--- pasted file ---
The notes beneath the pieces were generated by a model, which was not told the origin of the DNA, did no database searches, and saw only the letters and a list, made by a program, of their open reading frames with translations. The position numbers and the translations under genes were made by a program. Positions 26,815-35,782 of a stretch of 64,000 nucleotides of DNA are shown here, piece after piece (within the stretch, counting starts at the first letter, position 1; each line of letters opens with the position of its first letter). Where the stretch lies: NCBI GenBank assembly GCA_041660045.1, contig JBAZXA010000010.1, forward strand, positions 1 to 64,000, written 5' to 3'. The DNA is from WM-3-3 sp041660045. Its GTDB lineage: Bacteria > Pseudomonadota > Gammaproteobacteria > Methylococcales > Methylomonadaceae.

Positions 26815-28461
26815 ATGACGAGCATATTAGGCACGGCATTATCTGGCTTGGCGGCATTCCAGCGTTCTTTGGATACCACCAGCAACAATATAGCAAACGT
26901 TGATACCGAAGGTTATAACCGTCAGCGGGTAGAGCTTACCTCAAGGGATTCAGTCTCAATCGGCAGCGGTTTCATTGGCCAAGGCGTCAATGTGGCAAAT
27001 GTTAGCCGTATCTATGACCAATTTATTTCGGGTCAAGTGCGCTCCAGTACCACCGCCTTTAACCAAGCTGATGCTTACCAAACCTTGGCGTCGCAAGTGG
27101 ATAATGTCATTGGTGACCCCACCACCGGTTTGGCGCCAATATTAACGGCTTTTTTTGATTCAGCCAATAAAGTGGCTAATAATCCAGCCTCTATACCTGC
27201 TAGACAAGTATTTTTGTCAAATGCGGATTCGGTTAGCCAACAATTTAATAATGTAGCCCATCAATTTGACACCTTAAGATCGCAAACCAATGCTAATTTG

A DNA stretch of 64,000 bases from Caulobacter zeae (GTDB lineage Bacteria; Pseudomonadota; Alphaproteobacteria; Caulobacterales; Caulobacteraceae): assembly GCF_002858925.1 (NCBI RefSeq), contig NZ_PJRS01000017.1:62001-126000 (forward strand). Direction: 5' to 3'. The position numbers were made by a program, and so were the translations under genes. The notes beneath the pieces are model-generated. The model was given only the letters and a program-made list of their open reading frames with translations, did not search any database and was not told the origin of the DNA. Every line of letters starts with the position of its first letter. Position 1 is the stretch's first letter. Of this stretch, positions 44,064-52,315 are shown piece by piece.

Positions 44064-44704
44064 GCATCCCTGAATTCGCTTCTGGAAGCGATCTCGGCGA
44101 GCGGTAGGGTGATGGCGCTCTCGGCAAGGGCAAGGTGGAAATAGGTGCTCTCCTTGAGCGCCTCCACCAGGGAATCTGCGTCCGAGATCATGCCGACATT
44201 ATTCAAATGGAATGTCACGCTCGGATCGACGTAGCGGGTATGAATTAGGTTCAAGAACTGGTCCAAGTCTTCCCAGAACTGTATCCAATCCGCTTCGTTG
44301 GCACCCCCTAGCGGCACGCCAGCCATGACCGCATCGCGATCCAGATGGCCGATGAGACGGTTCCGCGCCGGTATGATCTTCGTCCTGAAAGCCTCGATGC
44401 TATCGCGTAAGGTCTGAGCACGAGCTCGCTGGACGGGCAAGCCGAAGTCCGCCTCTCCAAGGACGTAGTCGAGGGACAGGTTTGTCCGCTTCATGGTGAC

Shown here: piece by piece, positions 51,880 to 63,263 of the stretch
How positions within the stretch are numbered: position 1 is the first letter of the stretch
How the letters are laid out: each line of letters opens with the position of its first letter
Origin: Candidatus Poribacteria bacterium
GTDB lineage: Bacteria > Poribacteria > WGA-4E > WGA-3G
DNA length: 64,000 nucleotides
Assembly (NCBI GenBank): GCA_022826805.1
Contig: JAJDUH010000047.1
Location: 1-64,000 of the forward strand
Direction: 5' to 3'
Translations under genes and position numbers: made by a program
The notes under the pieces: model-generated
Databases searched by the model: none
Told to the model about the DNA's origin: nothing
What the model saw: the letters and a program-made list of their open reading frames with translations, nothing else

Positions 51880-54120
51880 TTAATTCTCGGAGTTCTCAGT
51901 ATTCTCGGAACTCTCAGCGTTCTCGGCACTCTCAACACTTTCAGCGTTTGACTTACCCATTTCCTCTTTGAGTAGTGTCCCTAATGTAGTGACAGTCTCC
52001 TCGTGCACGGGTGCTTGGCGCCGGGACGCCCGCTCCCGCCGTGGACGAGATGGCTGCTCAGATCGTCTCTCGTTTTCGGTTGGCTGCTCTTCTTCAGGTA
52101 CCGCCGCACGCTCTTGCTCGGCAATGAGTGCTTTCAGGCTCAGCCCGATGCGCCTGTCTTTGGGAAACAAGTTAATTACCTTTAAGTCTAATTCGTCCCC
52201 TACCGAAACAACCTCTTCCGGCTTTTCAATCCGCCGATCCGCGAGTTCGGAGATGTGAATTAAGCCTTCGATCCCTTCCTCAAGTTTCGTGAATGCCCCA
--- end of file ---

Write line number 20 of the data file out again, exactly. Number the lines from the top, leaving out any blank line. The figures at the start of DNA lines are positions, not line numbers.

DNA length: 64,000 nucleotides